A sukkah at Manhattan’s JCC is an art installation meant to spur memories
The sukkah, known as Imkha, is an art installation by Tobi Kahn, the prominent Jewish artist known for making ceremonial objects.
Courtesy of Tobi Kahn
When Sukkot arrives on Sunday evening, the main event space at Manhattan’s Jewish Community Center will be on the roof, where two large sukkot stand side-by-side, ready to host all manner of gatherings.
But this year, the Marlene Meyerson JCC Manhattan, as the building is known, aims for visitors to also spend time in a smaller sukkah, on the seventh floor balcony, that measures just 9-by-12 feet, and will remain empty of furniture for most of the holiday. That sukkah, known as Imkha, is an art installation by Tobi Kahn, the prominent Jewish artist known for making ceremonial objects.
The sukkah is constructed of 13 white panels of smooth, painted wood, with rectangles jutting out from the walls at different depths. Rectangular holes peek out from between the rectangles, letting light in through the walls as well as through the sukkah’s roof.
Kahn chose white so that sunlight and the colors of the city and nature could reflect off of its walls. Similarly, he intends for the sukkah and the rectangles that make up its walls to serve as a space of reflection and imagination for its temporary dwellers.
“We think of ushpizin, we invite people to come in, and I want all your memories to be there,” Kahn told eJewishPhilanthropy, referring to the traditional Sukkot liturgy that invites biblical figures to dinner each night. “That’s why I wanted it to be white, so you could project your memories onto the wall… To me, Sukkot is very much about memory and bringing in people that aren’t there anymore.”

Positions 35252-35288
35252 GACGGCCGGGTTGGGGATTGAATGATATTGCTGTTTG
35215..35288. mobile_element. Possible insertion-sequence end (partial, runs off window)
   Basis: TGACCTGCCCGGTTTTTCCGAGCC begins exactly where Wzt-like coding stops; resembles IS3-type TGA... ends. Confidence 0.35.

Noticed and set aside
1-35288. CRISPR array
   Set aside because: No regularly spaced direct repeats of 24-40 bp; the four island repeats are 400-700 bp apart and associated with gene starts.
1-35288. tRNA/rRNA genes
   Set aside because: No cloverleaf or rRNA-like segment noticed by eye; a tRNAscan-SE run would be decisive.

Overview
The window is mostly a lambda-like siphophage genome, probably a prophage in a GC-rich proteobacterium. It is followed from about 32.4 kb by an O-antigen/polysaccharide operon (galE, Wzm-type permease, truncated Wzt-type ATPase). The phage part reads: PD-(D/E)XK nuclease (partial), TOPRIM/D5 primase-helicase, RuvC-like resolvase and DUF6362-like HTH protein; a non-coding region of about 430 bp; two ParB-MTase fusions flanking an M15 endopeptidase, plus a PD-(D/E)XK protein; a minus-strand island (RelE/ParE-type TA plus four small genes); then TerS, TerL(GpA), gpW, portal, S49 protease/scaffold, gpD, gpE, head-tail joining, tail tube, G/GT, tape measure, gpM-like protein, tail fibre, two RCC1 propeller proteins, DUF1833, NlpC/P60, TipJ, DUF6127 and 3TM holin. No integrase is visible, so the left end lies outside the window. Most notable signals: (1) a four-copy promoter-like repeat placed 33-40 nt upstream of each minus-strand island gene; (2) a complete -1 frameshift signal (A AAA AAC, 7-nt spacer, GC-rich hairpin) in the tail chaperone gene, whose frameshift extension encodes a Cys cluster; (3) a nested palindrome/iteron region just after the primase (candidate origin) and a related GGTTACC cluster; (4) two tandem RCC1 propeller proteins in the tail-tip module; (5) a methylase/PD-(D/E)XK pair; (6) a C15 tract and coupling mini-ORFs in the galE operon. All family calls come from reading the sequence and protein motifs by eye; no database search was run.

The project is funded by Zelda R. Stern, a local philanthropist who is on the board of Yeshivat Maharat, the Orthodox women’s seminary in Riverdale, and owns one of Kahn’s Omer counters, an object used to tally the 49-day period between Passover and Shavuot. The sukkah is a tribute to her late husband, Stanley Rosenzweig.
Since last November, the panels that now make up the sukkah’s walls have lined the walls of Makom, the JCC’s meditation studio, where they will return when the holiday ends.
“I’ve always wanted to do a sacred space that was a sukkah, but that was used all year round,” said Kahn. “It wasn’t going to be something that was up for eight days and in a basement for 11 and a half months… All those people that were working out in that room, their memories are there.”